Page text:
Sins of the speaker

One of my favorite publications about presentation skills is Scott Berkun’s “Confessions of a Public Speaker”.  In his book, Scott tells about his life as a professional presenter and testifies about embarrassments and triumphs he has experienced when speaking to crowds of all sizes.

Over the past two decades I have crafted and delivered many public and private presentations too. Since I like sharing some best and worst practices through this blog, here’s a list of the seven cardinal sins that every presenter should try to avoid:

  1. Too long – Your audience may be spending valuable time and money to attend your presentation. Don’t waste it! (read also Andrew Dlugan’s blog post about Guy Kawasaki’s 10-20-30 rule)
  2. Too much detail – Not everyone in the auditorium is interested in the nitty-gritty of your product or service. Present only the essential. (read also my “Living by numbers” post)
  3. No story – Get the crowd engaged beyond the rational and make them connect emotionally. Wrap your presentation in a story. (read also my “It’s the story, stupid” post)
  4. No call to action – Never end your talk with just a ‘thank you for your attention’. Always invite your listeners to engage in a next step. (read also my “Amen and… action!” post)
  5. Unclear message – The way you present may either help or hurt to make your point. Make your message(s) strong and memorable. (read also my “Master of the house” post)
  6. Boring slides – Sometimes a picture tells more than a hundred bullet points. Use images that complement or emphasize your message instead of boring clip art that adds no extra value. (read also my “Don’t feed the chameleons” post)
  7. Wrong pitch – Even the most beautiful slides may be irrelevant to the people in the room. Know your audience and tailor your presentation! (read also my “To whom it should concern” post)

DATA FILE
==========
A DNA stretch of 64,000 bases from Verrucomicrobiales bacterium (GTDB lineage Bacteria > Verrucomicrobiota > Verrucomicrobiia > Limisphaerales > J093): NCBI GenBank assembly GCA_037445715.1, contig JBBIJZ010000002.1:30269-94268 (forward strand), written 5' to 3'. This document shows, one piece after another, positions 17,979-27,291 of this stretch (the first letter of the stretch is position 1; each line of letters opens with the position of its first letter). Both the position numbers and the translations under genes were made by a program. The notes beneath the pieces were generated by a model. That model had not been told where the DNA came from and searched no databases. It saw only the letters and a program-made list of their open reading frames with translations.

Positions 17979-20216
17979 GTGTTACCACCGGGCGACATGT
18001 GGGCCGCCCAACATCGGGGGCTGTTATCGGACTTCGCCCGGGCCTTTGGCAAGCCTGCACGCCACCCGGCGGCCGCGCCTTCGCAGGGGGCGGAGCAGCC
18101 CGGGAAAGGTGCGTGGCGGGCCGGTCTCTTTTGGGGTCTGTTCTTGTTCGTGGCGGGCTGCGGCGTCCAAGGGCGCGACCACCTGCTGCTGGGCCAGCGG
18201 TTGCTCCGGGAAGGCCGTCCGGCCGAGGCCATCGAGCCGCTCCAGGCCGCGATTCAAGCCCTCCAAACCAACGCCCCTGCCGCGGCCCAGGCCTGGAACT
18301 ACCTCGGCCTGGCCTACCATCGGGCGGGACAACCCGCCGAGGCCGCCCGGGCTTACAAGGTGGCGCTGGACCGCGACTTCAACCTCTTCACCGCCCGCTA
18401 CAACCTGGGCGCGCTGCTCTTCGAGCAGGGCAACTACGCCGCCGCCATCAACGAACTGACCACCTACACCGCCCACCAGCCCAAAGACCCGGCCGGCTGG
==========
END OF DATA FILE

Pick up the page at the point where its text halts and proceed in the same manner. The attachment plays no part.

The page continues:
And so I confess that I have repeatedly committed all those sins above. But no speaker is perfect. Let him or her who is without sin cast the first stone…

speaker

What you say and what you show

In technology and business we often use many words and complex sentences to make (fundamentally) simple statements. Many times, a well thought visual can be much more effective to present and convey information in a clear and compelling way. And furthermore, using pictures in your presentation is also the ideal remedy to prevent you from reading your slides out loud.

Below are a few examples of how an image can help you present your message simple and sweet, and make what you show complementary to what you say.

What you say:

“Do you want a small investment and a high return? You can get started in this business with a limited amount of money. You’ll gain back a multiple of your investment and start profiting in no time.”

What you show:

What you say:

“Service providers are migrating from distinct networks for voice, data and video services to a single broadband infrastructure based upon the Internet Protocol. Moving to an all-IP network is key to agile and cost-effective service creation, deployment and operations.”

What you show:

What you say:

“One of our goals is to transform the company. From a heavy and hierarchical organization to a lighter and flatter one. From a control driven culture to a self-regulating community adhering to a common code of conduct.”

What you show:

It’s maybe an old wisdom, but still so true: a picture tells more than a thousand words!